Brazil debt collector Recovery steps up renegotiation as defaults rise
SAO PAULO Oct 21 (Reuters) - Recovery do Brasil SA, Latin America's largest debt collector, is intensifying efforts to allow consumers to renegotiate their defaulted debt as climbing unemployment and a deep recession cause delinquencies to jump, an executive said on Wednesday.
The company, which is controlled by investment banking company Grupo BTG Pactual SA, is taking part in more debt settlement campaigns and increasingly relying on online renegotiation platforms to collect more debt in arrears from borrowers, said André Calabró, Recovery's director of credit recovery.
This week, Recovery and a unit of credit bureau Serasa Experian are holding a debt settlement event in São Paulo to encourage borrowers to renegotiate their debts. Similar events have resulted in the approval of more than 20,000 renegotiation deals between Recovery and individual borrowers, the company said.
According to Calabró, loans in arrears are likely to keep rising in coming months, as the Brazil's deepest recession in a quarter century, rising urban unemployment and accelerating inflation take their toll on household finances.
Brazil's economy is expected to shrink this year and next, the first back-to-back annual contractions since the 1930s, while domestic interest rates are among the world's highest. That has made it harder for factories, farmers and individuals to repay loans, increasing the number of delinquencies, unpaid utility bills and bounced checks.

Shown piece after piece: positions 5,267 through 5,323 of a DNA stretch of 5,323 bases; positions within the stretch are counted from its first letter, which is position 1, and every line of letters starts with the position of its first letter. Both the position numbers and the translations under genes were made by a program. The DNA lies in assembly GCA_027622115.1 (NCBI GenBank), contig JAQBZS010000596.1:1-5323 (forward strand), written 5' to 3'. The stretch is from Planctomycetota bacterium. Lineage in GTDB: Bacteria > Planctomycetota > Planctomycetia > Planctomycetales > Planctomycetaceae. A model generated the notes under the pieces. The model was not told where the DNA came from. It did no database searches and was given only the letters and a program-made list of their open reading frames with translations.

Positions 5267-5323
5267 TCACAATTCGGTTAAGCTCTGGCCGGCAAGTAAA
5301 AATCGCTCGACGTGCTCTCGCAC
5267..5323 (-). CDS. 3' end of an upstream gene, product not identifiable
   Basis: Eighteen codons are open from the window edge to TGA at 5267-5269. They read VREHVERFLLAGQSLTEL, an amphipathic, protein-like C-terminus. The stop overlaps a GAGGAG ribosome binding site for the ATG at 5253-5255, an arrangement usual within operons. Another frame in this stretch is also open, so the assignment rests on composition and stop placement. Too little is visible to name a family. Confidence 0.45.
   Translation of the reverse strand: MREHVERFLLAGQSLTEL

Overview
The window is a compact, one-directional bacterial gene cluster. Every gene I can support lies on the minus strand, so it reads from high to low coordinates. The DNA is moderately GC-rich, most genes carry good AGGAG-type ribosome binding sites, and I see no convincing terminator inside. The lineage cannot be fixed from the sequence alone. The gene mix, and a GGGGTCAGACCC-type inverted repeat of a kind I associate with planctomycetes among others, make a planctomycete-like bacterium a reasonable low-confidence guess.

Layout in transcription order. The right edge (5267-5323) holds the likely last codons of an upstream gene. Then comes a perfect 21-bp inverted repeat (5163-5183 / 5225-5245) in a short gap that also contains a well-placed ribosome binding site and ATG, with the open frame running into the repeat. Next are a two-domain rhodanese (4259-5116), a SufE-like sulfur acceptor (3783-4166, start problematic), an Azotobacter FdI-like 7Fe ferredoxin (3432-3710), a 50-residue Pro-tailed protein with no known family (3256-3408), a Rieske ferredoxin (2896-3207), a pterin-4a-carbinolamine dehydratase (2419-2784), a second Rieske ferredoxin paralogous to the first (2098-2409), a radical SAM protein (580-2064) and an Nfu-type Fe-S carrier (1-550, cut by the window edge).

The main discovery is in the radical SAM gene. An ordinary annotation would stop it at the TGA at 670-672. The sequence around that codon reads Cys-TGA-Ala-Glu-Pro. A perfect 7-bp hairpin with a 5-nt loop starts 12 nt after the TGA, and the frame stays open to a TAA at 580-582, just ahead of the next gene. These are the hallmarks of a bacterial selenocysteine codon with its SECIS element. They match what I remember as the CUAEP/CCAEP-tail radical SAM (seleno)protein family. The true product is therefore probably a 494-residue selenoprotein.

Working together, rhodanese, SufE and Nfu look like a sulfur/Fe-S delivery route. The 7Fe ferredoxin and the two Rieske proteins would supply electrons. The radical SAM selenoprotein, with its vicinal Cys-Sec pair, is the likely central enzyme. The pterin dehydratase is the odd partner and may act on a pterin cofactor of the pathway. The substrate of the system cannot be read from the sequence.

In a sign of economic hardship, an increasing number of borrowers are avoiding renegotiating their liabilities upfront and are instead asking debt collection companies such as Recovery to parcel out their obligations in as many installments as possible, he said.
"There has been a decline in recoveries, although not too sharp, which is making us adjust our strategies to consumers' ability to pay their obligations," Calabró said in an interview.
Brazil's recession is quickly hitting the quality of credit card, auto and low-ticket working capital loans. Collateralized credit such as payroll or mortgage credit have performed relatively well, although signs of deterioration are showing.
Recovery oversees 50 billion reais ($12.7 billion) in distressed debt loans.
($1 = 3.9346 Brazilian reais) (Reporting by Guillermo Parra-Bernal; EDiting by Steve Orlofsky)
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